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a strong workforce sitting in an office or workroom not being held back by unconscious bias in recruitment

About The Author

Jane has considerable experience in the world of international education. She first became involved in teacher and educational leader recruitment while working in Abu Dhabi. Over eight years, Jane worked with colleagues and agencies organizing extensive recruitment campaigns around the globe. Today, Jane uses her knowledge and experience to support schools and organizations in the design and fulfilment of their recruitment goals.

Taking Time for Difficult Conversations

It’s that time of year when recruitment teams commence planning for their upcoming recruitment campaign. Working as a team, organization, and school leaders are busy setting goals and targets, reviewing candidate descriptions, assessing organization and school needs, identifying priorities, and establishing timelines just to name a few. In the world of international education recruitment, preparing for a successful campaign requires careful attention to policy, procedures, and processes. Given the demands, is it any wonder that teams often find themselves overlooking or deferring the time and space for the recruitment team’s all-important difficult conversations?

There is no argument that recruitment teams need clarity on each candidate’s demographic information. Whether you are seeking teachers with experience and expertise in learning readiness, mathematical literacy, physical education, or fine arts, today’s technology allows teams to ready and easy access. With the help of the right software, recruitment teams can objectively analyze candidate qualifications and experience.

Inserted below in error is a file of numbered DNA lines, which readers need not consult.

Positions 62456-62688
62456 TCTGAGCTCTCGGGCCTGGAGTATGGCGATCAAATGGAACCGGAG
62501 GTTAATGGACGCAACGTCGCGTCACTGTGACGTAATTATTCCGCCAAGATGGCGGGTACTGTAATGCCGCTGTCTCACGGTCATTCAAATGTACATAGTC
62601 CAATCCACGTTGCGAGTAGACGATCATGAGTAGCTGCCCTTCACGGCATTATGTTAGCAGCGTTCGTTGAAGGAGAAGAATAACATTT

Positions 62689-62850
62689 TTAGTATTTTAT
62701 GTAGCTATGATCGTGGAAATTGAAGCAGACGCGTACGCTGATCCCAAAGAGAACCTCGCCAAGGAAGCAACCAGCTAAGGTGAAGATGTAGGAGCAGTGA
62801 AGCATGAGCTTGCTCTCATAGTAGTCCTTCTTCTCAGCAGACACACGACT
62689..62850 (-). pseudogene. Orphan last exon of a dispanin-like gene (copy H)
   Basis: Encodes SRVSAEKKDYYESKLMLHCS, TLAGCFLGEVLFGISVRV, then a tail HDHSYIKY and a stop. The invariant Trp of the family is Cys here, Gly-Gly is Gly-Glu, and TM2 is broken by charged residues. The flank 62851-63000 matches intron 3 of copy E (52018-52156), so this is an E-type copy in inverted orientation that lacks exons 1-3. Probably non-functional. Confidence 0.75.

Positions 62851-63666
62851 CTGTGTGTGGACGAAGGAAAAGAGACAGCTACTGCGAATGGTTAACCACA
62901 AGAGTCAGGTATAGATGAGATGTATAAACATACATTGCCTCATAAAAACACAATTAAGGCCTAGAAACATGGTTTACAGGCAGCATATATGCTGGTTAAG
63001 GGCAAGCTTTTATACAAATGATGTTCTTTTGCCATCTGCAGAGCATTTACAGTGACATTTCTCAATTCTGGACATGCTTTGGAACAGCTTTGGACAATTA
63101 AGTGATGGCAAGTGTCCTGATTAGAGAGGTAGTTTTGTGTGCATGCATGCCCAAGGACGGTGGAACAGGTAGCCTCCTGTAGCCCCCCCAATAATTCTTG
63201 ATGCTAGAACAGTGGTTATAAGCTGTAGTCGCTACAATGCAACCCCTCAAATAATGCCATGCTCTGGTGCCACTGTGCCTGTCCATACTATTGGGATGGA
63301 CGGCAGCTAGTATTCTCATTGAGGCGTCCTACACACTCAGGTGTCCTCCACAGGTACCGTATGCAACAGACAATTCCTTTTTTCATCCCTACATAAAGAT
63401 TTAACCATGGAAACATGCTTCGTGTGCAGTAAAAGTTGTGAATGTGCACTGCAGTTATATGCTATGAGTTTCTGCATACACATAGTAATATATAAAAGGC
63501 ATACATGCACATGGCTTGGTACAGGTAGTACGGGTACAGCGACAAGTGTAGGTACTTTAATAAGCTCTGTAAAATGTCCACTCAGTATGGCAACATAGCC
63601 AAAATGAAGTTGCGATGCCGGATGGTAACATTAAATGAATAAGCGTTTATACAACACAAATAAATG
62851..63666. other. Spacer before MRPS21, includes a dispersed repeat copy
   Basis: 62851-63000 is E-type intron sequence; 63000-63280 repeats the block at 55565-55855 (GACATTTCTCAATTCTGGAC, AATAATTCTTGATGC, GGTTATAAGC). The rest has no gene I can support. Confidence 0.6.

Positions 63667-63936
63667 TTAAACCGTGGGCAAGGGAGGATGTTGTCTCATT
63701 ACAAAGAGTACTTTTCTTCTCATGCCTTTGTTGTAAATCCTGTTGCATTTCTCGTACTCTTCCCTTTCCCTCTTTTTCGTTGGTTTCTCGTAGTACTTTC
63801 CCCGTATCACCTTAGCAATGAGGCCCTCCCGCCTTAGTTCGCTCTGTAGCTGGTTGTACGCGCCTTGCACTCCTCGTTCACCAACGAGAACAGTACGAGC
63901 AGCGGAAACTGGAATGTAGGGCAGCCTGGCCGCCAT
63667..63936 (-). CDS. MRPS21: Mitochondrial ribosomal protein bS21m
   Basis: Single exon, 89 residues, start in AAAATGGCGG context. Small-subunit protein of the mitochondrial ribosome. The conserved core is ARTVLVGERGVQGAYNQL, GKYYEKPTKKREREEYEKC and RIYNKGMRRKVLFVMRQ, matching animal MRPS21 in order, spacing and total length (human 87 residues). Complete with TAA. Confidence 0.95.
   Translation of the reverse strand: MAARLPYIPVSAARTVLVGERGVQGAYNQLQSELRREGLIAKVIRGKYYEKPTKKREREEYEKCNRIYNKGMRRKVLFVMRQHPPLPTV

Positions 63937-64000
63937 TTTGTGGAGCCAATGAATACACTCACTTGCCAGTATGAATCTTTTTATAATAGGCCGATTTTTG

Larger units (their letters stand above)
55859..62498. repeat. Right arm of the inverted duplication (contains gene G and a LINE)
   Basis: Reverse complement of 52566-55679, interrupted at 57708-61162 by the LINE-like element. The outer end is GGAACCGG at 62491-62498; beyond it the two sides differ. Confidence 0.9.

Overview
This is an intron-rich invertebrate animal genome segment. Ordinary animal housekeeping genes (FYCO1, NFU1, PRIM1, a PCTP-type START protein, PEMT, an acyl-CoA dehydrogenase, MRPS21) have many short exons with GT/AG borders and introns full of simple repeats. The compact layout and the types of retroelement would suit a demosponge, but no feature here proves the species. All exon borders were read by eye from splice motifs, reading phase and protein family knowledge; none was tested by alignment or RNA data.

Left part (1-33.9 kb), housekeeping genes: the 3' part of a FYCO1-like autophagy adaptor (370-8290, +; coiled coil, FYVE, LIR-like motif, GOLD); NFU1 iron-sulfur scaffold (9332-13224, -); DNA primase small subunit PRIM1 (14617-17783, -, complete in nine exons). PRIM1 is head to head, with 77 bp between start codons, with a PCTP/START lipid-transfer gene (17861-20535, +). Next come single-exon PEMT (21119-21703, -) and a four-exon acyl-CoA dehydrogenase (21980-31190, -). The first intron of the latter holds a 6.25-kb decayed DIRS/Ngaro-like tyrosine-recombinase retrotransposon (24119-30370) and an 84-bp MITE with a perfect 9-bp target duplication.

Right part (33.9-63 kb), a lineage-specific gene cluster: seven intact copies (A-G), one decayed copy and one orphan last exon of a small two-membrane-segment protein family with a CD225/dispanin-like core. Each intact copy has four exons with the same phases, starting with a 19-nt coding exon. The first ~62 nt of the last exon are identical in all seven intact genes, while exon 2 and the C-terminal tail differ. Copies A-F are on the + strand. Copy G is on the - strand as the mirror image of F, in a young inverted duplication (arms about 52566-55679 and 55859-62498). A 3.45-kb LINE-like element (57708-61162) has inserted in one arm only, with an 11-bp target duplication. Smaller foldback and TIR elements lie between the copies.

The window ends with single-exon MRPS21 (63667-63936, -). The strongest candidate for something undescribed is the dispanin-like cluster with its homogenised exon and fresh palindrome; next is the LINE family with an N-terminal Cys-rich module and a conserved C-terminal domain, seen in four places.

However, as many experienced international teacher recruiters will affirm, the real challenge is in looking beyond a candidate’s stated history, qualifications, and achievements and ensuring that you get the right fit. So the question remains, how do you do this in a way that assures that the entire process is transparent and bias-free? This is where the need for difficult conversations comes in; those that allow us to surface any implicit or unconscious biases that may influence our decision-making.

Worries about the negative impact of unconscious bias in the recruitment process are not new. Studies over the years confirm that unconscious bias, typically shaped by an individual’s background and culture, can seriously hinder recruitment efforts. Further, recent research How To Minimize Unconscious Bias During Recruitment underscores the importance of acknowledging and addressing one’s inner, and often well-hidden, values, beliefs, prejudices, and assumptions prior to, throughout, and after the recruitment process.

The reality is that bias exists everywhere and can influence everyone. Unconscious bias can surface in relation to culture, age, gender, socio-economic status, academic background, linguistic ability, and even political opinion. The bias iceberg theory illustrates the many origins of unconscious bias.

Iceberg Theory. Concept originally developed by anthropologist Edward T. Hall in 1976.

Some recruiters have learned that unconscious bias can actively work against an organization’s recruitment goals because recruitment teams tend to underestimate candidates due to implicit bias, typically stemming from social or cultural assumptions.